In a similar vein, Thaler points out that many consumers commit the sunk cost fallacy: They treat money that has already been lost as relevant to financial decisions. For example, imagine that you purchase a $20 ticket to a movie, find it unbelievably boring after the first 30 minutes but decide to finish the movie so you don’t “waste” the $20. In this case, you’re treating the sunk cost of $20 as relevant to your decision, when in actuality you’ll be out the $20 either way. 

Thaler explains that committing the sunk cost fallacy violates the premise of constrained optimization because it involves treating money no longer in your budget as if it were part of your budget. In the previous example, the $20 spent on the ticket is no longer part of your budget and thus shouldn’t factor into your decision to continue watching the movie.

(Shortform note: The sunk cost fallacy can also affect decision-making in groups and organizations. In one famous instance, the French and British governments committed to a $100 million project to produce the Concorde, a supersonic jet. Even though it quickly became clear that the project would be too costly to become profitable, the French and British governments persisted because they had already spent so much on it. The Concorde operated for only 30 years, and it ended up costing these governments millions of additional dollars because they refused to abandon the project earlier.)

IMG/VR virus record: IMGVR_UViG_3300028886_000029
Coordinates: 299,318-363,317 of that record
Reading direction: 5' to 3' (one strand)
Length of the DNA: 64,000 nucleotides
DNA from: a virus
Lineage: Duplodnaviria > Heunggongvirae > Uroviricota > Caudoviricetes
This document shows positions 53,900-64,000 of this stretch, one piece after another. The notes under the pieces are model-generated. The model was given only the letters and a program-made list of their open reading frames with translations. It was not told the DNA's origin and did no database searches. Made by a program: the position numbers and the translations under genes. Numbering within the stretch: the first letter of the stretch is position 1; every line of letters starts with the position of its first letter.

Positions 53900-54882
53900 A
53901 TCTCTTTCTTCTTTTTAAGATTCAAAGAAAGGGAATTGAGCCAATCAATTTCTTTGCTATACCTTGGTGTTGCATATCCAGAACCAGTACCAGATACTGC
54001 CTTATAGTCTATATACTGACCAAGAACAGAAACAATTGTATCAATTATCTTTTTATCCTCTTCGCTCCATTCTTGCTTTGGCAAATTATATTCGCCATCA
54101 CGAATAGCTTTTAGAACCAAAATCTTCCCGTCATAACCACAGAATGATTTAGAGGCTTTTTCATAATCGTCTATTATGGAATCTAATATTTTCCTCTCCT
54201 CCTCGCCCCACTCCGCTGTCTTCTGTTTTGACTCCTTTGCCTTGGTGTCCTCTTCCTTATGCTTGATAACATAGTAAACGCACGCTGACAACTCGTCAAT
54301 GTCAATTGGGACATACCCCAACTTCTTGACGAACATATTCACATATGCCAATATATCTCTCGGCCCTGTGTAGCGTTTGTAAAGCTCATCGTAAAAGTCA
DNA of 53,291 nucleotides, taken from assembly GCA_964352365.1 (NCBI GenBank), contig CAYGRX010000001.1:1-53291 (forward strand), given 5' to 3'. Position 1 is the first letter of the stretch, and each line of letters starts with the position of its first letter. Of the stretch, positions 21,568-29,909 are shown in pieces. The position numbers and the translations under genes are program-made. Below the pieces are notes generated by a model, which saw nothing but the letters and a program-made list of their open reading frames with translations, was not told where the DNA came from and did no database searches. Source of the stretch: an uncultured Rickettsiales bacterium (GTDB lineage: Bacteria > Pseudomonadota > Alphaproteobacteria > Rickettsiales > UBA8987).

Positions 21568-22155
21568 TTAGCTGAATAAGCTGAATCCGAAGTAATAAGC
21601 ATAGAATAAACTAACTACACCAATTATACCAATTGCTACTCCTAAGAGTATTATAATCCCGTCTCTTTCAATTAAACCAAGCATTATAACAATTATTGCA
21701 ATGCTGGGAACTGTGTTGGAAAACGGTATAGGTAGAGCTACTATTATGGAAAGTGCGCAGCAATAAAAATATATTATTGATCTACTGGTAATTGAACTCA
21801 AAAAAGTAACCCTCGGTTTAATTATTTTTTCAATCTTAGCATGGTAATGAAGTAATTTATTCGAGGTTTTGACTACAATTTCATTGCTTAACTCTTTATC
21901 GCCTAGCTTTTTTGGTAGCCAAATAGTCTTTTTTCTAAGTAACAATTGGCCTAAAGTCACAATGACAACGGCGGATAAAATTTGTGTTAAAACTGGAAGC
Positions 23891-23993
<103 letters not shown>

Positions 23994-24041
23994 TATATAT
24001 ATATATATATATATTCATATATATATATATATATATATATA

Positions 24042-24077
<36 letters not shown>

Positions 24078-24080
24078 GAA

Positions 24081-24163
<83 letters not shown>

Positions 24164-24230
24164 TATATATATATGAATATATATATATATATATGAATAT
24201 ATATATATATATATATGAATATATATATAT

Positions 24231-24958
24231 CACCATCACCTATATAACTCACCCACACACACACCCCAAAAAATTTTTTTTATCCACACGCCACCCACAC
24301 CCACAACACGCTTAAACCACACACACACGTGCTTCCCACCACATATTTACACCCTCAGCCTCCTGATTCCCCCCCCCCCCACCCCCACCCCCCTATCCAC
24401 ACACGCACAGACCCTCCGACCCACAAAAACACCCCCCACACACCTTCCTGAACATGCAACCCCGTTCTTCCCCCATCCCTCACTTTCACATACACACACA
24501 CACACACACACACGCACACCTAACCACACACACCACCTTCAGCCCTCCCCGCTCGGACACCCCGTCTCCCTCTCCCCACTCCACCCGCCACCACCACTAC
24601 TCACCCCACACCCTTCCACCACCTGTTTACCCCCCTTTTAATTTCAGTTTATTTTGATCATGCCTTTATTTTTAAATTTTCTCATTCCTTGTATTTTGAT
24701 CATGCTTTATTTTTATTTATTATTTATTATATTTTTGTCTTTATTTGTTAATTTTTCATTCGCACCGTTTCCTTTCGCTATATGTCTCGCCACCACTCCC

Example #3: Budgeting

Another common form of mental accounting, Thaler relates, involves budgeting: Consumers often create separate budgets for separate categories of spending. For example, a family might have one budget for monthly groceries, one for its mortgage, one for entertainment, and one for insurance payments. 

Although budgeting doesn’t necessarily violate constrained optimization, Thaler points out that it often does in practice when we treat budgeting categories as independent of one another. For instance, if you had additional money in your entertainment budget at the end of the month, you might splurge on an expensive experience and justify it as being within your budget. In so doing, you would fail to evaluate whether purchasing that expensive experience maximizes your overall budget, since the money you spent might be better spent elsewhere. 

(Shortform note: Experts point out our tendency to think of budget categories in isolation can create even bigger problems for people with credit card debt. They might be tempted to keep some money in a savings account that accrues a low rate of interest, even though the interest accrued by the credit card debt more than offsets the interest from the savings account. Consequently, the decision that maximizes your money would be to use all of your savings to pay off your credit card debt, rather than keeping some money in savings—but it’s hard to see that if you think of savings as an independent budget category)

Mental Accounting in Behavioral Economics: 3 Examples

Katie Doll

Somehow, Katie was able to pull off her childhood dream of creating a career around books after graduating with a degree in English and a concentration in Creative Writing. Her preferred genre of books has changed drastically over the years, from fantasy/dystopian young-adult to moving novels and non-fiction books on the human experience. Katie especially enjoys reading and writing about all things television, good and bad.